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Yes, that's pretty much it.1 person found this helpful
The DBA role is a powerful one. You don't want just anyone have that role- a DBA user can create users, grant privileges, grant privileges on any user object, drop users, create, update and delete table rows, and create/drop any user tables, procedures, etc. And create/drop database tablespaces too. And change parameters in the in the instance.
The SYSTEM user has the dba role in any database, "out of the box". There are a few items SYSTEM can not do, two that come to mind are shutting down and starting up the instance.
Outside of SYS and SYSTEM, its not good practice to let other database users have those privileges. In most cases the RESOURCE role has most any privilege needed to manage a schema- create tables, procedures, indexes, etc. Just the 'create view' privilege is not granted to the resource role.
Assuming that "SYSTEM" creates "admin-user" with the checking box DBA-Role:
1. The privilege domain of "admin-user" is still empty?
2. Can "admin-super" directly CREATE USER, or does "admin-super" have to get the CREATE USER privilege first?
I got this from documentation:
Multiple instances can run concurrently on the same computer, each accessing its own database. For example, a computer can host two distinct databases: prod1 and prod2. One database instance manages prod1, while a separate instance manages prod2.
So, it seems to be possible to have 2 databases(assuming we have a regular Oracle Database version)?
So, in one computer, following scenarios are possible?
database1 <------------ instance1
database2 <------------ instance2
database1 <------------ instance2
database2 <------------ instance1
I also get this from the documentation:
Single-instance does not mean that only one Oracle instance can reside on a single host computer. In fact, multiple Oracle instances (and their associated databases) can run on a single host computer. A single-instance database is a database that is accessed by only one Oracle instance
Yep, pretty much.1 person found this helpful
If user1 has the DBA role, probably quite a lot more responsibility than he/she would want.
For creating tables, the resource role is a better fit- it has the create table, index, procedure, function, etc. roles that any schema owner could need. Except for the create view privilege, but that is just one tiny little extra step.
oh thanks, this is a good point. So, I want to create a user in a database, I should not check the box DBA role?? Only connect and resouce?
Lets say, the name is "user0".
"user0" should later be able to create other users to insert the hours he/she works in a week.
So, "user0" is like the administrator, who is each end of month printing the hours an empoloyee works.
user0 -> admin, should be able to create users, since only the users know their hours.
user1 -> just inserting the hours he/she has done
user2 -> just inserting the hours he/she has done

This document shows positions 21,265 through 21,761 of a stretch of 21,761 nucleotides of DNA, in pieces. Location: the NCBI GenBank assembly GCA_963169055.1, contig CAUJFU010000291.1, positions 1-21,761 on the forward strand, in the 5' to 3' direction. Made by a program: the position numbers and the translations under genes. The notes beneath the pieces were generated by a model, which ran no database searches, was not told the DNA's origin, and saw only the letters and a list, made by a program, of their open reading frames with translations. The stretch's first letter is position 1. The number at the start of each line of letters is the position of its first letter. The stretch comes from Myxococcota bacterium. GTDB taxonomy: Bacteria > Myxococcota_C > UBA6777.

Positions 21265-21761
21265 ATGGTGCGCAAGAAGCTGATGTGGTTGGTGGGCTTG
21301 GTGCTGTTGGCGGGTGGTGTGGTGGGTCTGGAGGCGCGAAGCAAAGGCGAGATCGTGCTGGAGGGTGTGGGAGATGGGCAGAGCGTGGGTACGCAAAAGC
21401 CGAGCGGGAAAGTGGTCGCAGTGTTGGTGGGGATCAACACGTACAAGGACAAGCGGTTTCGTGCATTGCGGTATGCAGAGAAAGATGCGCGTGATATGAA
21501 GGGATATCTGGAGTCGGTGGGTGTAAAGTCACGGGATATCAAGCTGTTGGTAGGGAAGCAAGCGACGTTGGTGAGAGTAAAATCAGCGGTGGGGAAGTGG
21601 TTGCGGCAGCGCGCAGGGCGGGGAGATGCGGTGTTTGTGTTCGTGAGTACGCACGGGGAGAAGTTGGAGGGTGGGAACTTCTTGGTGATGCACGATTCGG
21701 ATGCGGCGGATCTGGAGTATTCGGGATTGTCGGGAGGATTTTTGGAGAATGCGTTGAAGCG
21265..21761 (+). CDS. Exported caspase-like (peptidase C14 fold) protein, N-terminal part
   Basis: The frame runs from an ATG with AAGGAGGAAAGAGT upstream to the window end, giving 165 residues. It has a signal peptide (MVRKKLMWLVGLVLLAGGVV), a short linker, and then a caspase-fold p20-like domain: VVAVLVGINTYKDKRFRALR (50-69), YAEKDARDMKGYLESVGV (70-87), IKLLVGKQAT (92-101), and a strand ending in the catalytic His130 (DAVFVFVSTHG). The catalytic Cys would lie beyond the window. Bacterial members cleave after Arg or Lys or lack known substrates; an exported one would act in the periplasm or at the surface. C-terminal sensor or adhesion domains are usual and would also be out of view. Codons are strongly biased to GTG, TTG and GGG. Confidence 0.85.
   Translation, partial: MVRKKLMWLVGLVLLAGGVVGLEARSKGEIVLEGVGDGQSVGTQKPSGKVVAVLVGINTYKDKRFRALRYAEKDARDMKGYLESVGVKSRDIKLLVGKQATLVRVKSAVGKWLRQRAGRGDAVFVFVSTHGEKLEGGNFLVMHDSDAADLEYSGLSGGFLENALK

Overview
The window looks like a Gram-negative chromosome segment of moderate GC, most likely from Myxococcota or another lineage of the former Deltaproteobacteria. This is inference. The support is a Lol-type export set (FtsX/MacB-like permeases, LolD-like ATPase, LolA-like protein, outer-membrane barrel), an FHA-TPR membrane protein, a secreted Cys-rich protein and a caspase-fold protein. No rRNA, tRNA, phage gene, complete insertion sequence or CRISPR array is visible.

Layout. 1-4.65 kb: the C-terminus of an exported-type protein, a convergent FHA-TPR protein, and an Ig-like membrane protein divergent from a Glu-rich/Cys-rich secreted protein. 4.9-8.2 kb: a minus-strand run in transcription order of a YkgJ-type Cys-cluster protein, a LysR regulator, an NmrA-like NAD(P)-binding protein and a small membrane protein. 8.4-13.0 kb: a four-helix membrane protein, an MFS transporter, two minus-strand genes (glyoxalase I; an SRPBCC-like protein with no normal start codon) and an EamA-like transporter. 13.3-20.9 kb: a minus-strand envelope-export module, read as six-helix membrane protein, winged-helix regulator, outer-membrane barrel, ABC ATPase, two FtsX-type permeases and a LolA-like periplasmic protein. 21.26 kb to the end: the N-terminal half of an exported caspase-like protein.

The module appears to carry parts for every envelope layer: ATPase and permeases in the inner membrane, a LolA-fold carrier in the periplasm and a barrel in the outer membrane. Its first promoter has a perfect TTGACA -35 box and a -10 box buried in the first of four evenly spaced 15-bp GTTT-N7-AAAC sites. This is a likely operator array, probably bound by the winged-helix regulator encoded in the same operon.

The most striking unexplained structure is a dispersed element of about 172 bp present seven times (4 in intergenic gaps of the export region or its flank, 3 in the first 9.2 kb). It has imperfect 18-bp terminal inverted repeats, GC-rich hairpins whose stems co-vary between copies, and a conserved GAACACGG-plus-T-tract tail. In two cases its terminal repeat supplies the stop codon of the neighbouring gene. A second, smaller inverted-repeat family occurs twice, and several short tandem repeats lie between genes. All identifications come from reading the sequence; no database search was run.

user3 -> just inserting the hours he/she has done
So, if "user0" wants to create "user1", should "user0" also grant "uiser1" with connect and resource?
1 person found this helpful
Yes, its your database and you really don't want just anyone with do-nearly-anything-possible rights messing about with your database, unless they know and understand what they are doing.
I should not check the box DBA role?
And part of the database administrator responsibilities are making backups, and sometimes performing restores. Limit the grants of the dba role privilege unless you like doing the latter one frequently. Restoring means downtime, and downtime must be minimized.
So in your example, user0 could be a resource user, making the tables, and can grant other users the rights to do updates to user0 tables, and let user0 have the create user system privilege. Also you may let user0 create a role for the other users, that way all user0 has to do is grant that role to the other users.
But user0 would not need the dba role just to do that, just grant the create user and create role privileges.
The user0 should already have the create session privilege, but the ' with admin' bit will let user0 grant that privilege to other users. Letting user0 have the ability to create users and roles as well as grant the create session privilege to the users user0 creates is a better solution than letting him/her have the DBA role.
$ sqlplus /nolog grant create user to user0; grant create session to user0 with admin option; grant create role to user0; connect user0 ... password ... create role user_users; grant select, insert, update on <table> to user_users; grant user_users to <userN>; create user user4 identified by user4pass password expire; grant create session, user_users to user4;
Hand out the privileges needed to do the work, but no more than what is needed, its a good guideline/rule/policy to follow.
Thank you for the concrete explanations.
I met the theme "environment variable":
Assuming I have an Enterprise Version, as long as I know, we have to set the environment variables for ORACLE_BASE and ORACLE_HOME.
I am suggested to set the environment variable for the first database with this path:
In fact, this will automatically set default from GUI if we dont set it before.
If lets say I want to create a second database, will a second path exist? Like:
In the XE version, this is totally different:
the path is C:\oraclexe\app\oracle\product\10.2.0\server\bin
This is confusing..
mhh.. i am kinda confused...
in my windows-register-editor:
But in my environment variables:
this is the only regarding oracle.
What is the idea, why we set environment variable in PATH? If I am not mistake, in order to access oracle from MS-DOS?